The University of Wisconsin-Eau Claire begins its spring theatre season with Silent Sky. Written by Lauren Gunderson and directed by Dr. Jennifer Chapman, the play tells the story of Henrietta Leavitt, a real-life scientist who defied gender norms of her time and made groundbreaking scientific discoveries that became the foundation of other major scientific discoveries and projects today.
Henrietta Leavitt worked as a human computer at the Harvard Observatory in the early 20th century, logging discoveries of stars made by her male colleagues. During her time doing this work, Leavitt noticed patterns that allowed her to calculate the distance of a star from Earth, and distances between each other. However, due to the gender norms of the time, when she published her findings, her work wasn’t taken seriously due to societal beliefs that women did not have a place in math or science. Ultimately, her discoveries became the foundation for projects such as the Hubble telescope. Silent Sky details the struggles and challenges Henrietta faced.
Emily Szymanski, who portrays Henrietta, says of her experience in the role, “there’s a lot of responsibility to tell Henrietta’s story as accurately and honestly as possible. It’s different because when you play a [fictional] character, you can add your own little quirks to the character in a way, but Henrietta’s a very particular woman, so I really had to unpack her history and experiences to understand her, and why she reacts to some things the way she does . . . people didn’t believe her; people didn’t see the significance originally.” She also said the show is more biographical in nature than other performances she has done with the university, with some fictional elements and characters, but overall based on Henrietta’s true story.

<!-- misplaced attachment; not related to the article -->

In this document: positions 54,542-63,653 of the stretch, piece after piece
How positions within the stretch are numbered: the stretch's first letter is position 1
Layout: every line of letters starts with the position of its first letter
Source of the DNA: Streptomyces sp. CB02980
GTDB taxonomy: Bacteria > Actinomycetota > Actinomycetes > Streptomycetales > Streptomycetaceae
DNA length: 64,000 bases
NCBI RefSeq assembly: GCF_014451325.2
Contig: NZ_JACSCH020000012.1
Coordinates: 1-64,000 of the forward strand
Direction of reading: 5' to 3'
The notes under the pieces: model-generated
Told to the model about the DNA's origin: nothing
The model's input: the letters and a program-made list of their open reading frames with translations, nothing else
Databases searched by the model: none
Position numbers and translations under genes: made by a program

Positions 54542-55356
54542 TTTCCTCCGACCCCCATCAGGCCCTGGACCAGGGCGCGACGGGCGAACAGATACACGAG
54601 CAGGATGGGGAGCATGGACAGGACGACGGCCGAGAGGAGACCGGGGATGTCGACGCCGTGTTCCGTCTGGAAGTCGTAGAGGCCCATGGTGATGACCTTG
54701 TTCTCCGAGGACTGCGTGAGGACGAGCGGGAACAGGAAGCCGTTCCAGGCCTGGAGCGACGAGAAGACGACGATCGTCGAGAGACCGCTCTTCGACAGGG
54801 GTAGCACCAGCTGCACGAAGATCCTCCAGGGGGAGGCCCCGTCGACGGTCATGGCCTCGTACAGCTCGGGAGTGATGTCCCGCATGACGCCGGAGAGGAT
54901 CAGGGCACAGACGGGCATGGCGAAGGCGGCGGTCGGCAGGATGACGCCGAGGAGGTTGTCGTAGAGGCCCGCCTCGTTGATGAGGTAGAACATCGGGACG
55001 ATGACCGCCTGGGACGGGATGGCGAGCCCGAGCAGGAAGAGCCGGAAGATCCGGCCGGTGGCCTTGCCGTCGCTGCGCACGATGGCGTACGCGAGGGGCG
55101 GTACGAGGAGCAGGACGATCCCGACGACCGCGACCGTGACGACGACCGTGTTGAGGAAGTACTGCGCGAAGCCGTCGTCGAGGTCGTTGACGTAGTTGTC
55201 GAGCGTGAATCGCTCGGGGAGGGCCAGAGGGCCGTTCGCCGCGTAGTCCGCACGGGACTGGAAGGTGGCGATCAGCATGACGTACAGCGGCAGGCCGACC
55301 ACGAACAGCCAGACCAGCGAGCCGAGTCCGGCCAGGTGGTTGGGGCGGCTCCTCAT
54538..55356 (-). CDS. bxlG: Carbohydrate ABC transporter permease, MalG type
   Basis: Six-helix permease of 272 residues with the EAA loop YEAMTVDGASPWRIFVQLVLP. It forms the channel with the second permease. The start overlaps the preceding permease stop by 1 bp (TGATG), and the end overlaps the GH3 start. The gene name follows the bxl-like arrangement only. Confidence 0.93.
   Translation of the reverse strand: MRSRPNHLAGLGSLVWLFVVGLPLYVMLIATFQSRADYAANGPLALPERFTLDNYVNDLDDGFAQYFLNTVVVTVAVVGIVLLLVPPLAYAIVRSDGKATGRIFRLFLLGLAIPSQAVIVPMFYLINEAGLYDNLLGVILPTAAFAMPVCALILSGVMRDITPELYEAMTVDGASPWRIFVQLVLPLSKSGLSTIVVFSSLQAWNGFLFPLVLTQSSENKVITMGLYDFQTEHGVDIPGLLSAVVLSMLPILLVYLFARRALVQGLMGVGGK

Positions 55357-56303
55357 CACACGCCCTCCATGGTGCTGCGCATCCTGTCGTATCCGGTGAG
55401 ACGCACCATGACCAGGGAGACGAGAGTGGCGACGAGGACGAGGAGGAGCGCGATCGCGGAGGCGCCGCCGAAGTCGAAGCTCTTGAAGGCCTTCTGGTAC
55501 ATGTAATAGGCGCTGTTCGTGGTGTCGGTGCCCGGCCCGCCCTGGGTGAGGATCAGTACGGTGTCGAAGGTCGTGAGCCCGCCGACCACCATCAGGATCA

Audiences can expect an engaging experience, with seating on all sides of the performance and the production happening in the center. Kate Konrardy, who plays Scottish immigrant and human computer Williamina Fleming, says “it’s a show based on light . . . a lot of the production centers around light and our relationship with that. Keep an eye on the lights and the light changes that are happening; it gives a lot of hints as to what’s happening in history and what’s happening in Henrietta’s mind.” The play is also written in a way that makes the topic of astronomy accessible to all ages and all audience members. Szymanski says, “going into it, they might be worried about not understanding the math behind it . . . but the playwright did a really great job of breaking down the steps of what they’re doing and having the characters explain it in a simple but constructive way. I think even kids would enjoy the show . . . they’ll be able to understand it too.”
“I want people to walk away feeling inspired, and Henrietta is definitely a very inspirational person,” Szymanski said. “I hope people come and see it; it’s a beautiful story. I’m so glad I get to be a part of telling her story.”
The play runs March 4-5 and 9-12 at 7:30pm, and March 6 and 13 at 1:30pm.